|Territorial authority||Ruapehu District|
Tangiwai is a 2,696.63 km2 (1,041.17 sq mi) census area and a small rural community in the Ruapehu District of the Manawatū-Whanganui region of New Zealand's North Island. It is located east of Ohakune and Rangataua and west of Waiouru on State Highway 49. In 2018 37.5% of the area's 1,281 residents worked in agriculture, forestry and fishing and 7.1% in manufacturing.
New Zealand's worst rail accident, the Tangiwai disaster, occurred near Tangiwai on 24 December 1953. The Whangaehu River rail bridge collapsed beneath a Wellington-to-Auckland express passenger train. The locomotive and first six carriages derailed into the river, killing 151 people. The subsequent Board of Inquiry found that the accident was caused by the collapse of the tephra dam holding back nearby Mount Ruapehu's crater lake, creating a large lahar in the Whangaehu River, which destroyed one of the bridge piers at Tangiwai only minutes before the train reached the bridge. A memorial has been built at the accident site.
Tirorangi Marae and Rangiteauria meeting house is located in the Tangiwai area. It is a traditional meeting ground of the Ngāti Rangi hapū of Ngāti Rangihaereroa, Ngāti Rangiteauria and Ngāti Tongaiti.
The Tangiwai statistical area, which includes Rangataua and which surrounds Raetihi, Ohakune and Waiouru but does not include them, had a population of 1,281 at the 2018 New Zealand census, an increase of 54 people (4.4%) since the 2013 census, and a decrease of 87 people (-6.4%) since the 2006 census. There were 492 households. There were 675 males and 606 females, giving a sex ratio of 1.11 males per female. The median age was 40 years (compared with 37.4 years nationally), with 279 people (21.8%) aged under 15 years, 210 (16.4%) aged 15 to 29, 642 (50.1%) aged 30 to 64, and 150 (11.7%) aged 65 or older.
Ethnicities were 78.2% European/Pākehā, 34.0% Māori, 2.6% Pacific peoples, 2.6% Asian, and 1.2% other ethnicities (totals add to more than 100% since people could identify with multiple ethnicities).
The proportion of people born overseas was 10.1%, compared with 27.1% nationally.
Although some people objected to giving their religion, 55.0% had no religion, 31.9% were Christian, 0.2% were Muslim, 0.2% were Buddhist and 5.6% had other religions.
Of those at least 15 years old, 126 (12.6%) people had a bachelor or higher degree, and 198 (19.8%) people had no formal qualifications. The median income was $30,500, compared with $31,800 nationally. The employment status of those at least 15 was that 606 (60.5%) people were employed full-time, 144 (14.4%) were part-time, and 39 (3.9%) were unemployed.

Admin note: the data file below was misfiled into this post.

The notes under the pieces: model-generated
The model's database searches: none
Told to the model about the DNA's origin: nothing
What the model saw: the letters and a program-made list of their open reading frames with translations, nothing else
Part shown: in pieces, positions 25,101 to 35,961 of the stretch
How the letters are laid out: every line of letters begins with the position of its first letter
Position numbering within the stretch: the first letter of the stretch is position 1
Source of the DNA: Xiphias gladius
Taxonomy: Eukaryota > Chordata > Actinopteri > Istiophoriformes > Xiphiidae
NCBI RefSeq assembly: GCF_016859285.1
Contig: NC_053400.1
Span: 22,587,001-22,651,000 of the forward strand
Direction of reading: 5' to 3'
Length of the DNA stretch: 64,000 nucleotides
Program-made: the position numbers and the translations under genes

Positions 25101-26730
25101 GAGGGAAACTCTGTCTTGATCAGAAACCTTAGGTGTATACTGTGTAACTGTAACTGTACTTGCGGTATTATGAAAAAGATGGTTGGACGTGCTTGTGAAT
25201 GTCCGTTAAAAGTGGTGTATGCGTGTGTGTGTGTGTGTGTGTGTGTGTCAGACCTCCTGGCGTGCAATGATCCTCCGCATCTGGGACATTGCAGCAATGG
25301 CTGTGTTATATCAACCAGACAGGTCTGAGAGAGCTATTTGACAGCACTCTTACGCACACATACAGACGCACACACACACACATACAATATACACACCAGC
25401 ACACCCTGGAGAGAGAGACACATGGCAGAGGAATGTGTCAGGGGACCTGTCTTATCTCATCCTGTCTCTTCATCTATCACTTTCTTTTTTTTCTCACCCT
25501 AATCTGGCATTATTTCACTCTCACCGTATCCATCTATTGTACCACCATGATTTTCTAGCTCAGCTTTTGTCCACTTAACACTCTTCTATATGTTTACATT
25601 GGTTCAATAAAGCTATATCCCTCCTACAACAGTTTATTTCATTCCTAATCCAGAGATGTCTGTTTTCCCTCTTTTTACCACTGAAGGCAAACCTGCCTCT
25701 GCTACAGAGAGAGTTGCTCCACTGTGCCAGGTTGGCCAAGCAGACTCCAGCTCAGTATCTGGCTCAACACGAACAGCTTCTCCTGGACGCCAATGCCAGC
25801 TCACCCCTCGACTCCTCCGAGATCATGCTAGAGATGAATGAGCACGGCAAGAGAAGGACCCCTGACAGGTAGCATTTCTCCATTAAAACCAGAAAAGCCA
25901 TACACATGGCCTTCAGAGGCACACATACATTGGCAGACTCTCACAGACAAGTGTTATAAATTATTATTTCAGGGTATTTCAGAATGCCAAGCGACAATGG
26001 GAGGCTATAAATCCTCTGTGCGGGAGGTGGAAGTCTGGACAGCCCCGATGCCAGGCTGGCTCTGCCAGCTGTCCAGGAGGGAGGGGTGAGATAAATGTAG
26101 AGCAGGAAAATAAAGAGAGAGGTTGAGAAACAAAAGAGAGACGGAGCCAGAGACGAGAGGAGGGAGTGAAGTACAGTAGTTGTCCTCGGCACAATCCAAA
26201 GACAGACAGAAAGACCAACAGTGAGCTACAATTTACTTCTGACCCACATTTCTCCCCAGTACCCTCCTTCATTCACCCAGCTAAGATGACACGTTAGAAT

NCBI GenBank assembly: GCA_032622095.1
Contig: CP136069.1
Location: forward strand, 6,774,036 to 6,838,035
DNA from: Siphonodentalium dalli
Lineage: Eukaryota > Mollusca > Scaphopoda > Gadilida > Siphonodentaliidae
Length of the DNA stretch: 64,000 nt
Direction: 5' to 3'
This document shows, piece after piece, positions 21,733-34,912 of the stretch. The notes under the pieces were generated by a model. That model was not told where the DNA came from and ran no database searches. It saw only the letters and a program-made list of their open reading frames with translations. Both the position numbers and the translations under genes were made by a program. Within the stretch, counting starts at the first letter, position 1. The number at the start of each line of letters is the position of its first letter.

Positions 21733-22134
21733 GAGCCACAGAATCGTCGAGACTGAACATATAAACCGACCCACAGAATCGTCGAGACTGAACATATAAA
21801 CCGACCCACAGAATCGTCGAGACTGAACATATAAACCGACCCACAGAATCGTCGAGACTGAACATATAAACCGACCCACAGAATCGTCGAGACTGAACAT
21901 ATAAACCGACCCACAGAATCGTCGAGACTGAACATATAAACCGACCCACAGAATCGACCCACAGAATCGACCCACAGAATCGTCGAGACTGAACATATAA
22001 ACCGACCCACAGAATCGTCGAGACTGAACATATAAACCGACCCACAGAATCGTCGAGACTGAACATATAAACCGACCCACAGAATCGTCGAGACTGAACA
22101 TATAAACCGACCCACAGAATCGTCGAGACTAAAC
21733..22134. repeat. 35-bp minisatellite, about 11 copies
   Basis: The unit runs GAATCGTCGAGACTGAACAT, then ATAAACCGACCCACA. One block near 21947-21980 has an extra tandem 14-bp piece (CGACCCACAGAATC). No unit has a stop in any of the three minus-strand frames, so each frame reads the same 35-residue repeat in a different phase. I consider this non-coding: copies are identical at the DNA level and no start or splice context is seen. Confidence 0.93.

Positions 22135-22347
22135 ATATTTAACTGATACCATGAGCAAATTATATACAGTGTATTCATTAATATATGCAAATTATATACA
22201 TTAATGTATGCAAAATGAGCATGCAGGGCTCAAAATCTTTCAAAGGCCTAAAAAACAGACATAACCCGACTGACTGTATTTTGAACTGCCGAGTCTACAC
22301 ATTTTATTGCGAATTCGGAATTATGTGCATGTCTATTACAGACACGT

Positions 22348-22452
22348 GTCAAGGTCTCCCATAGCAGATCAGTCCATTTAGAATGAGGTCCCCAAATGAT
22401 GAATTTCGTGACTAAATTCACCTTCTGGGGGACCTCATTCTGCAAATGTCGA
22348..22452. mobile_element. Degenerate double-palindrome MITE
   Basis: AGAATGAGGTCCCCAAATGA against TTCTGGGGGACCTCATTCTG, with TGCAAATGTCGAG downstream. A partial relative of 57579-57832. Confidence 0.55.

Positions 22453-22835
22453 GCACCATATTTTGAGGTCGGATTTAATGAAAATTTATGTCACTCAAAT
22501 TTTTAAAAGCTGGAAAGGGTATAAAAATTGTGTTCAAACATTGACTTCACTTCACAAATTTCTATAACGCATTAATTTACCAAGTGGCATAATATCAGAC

Karioi state forest was set up in November 1926, with 33,516 acres (13,563 ha) set aside for forestry, and taken on by New Zealand Forest Service from 31 March 1927. It stretches about 12 km (7.5 mi) north east from Tangiwai onto the southern slopes of Ruapehu. By March 1931, over 10.7m trees had been planted on 11,650 acres (4,710 ha), for £56,524, 15s 10d. Most of the planting was on land with cobalt deficiency and therefore considered unsuitable for farming, though it also included at least 700 acres (280 ha) of flax. Trees have been harvested since the late 1960s. Winstone Pulp International (WPI) bought 13,893 ha (34,330 acres) of Waimarino Forest in 1989 and cutting rights to 11,056 ha (27,320 acres) of Karioi Forest in 1990.
To cut the timber, MSD Spiers built Tangiwai Sawmill beside the railway station in 1966. It was bought by nearby pulp mill owner, Winstone Pulp International Ltd (WPI), in 1993 and upgraded to mill over 100,000 m3 (3,500,000 cu ft) a year, using 200,000 m3 (7,100,000 cu ft) of logs, a planer, optimiser, dry-sheds, kilns and a 5 MW (6,700 hp) wood waste heat plant, added in 2001. In April 2008, Ernslaw One Ltd purchased WPI. Ernslaw One owned by the Malaysian Tiong Family, bought WPI for $117,293,314. WPI employed about 300 staff. At 30 September 2006, its forest crop was valued at $83m and its fixed assets at $38.7m. It earned $131m, but lost $10.1m. Ernslaw One also has forests and mills in Gisborne, Naseby and Tapanui.
A further use for the timber was the pulp mill, though it had a troubled beginning. It produces 100,000 m3 (3,500,000 cu ft) a year when running a single-shift. It is mainly used for newsprint and paperboard, much of it exported through New Plymouth, then Centreport and now Napier. A 12 MW (16,000 hp) bark furnace and a heat exchanger recover 3 MW (4,000 hp) of heat from steam for drying the pulp, electricity and LPG supplying the other energy. Excess heat is used to dry timber from the sawmill. In 2004 the mill had 145 staff.
In 1976 Winstone and Chonju Paper Manufacturing, a Samsung subsidiary, built a thermo-mechanical pulp mill, almost 3 km (1.9 mi) north of the sawmill. In 1978 the first load of logs was delivered to the mill. At least 70% of the pulp was to go to Chonju, but, when the mill came on stream in 1979, prices for pulp and newspaper had fallen and the pulp was of variable quality. In 1981 the mill was caught up in the Think Big debate, when the government took $10m in preference shares and made a $5m loan. Losses that year were $7.133m and rose to $11m. Later in 1981 H.W. Smith Ltd, a company linked with Brierley Investments Ltd, increased its 10% holding in Winstone to 24.9% and to 27% in 1983. Brierley gained full control of Winstone when the government sold its interests. The last remaining director from the Winstone family, Donald, retired. In early 1988, Fletcher Challenge bought Winstone for $444m. Karioi was sold within months to a Hong Kong investment company. The current name of Winstone Pulp International Ltd was adopted. WPI was sold to Ernslaw One group in 2008.
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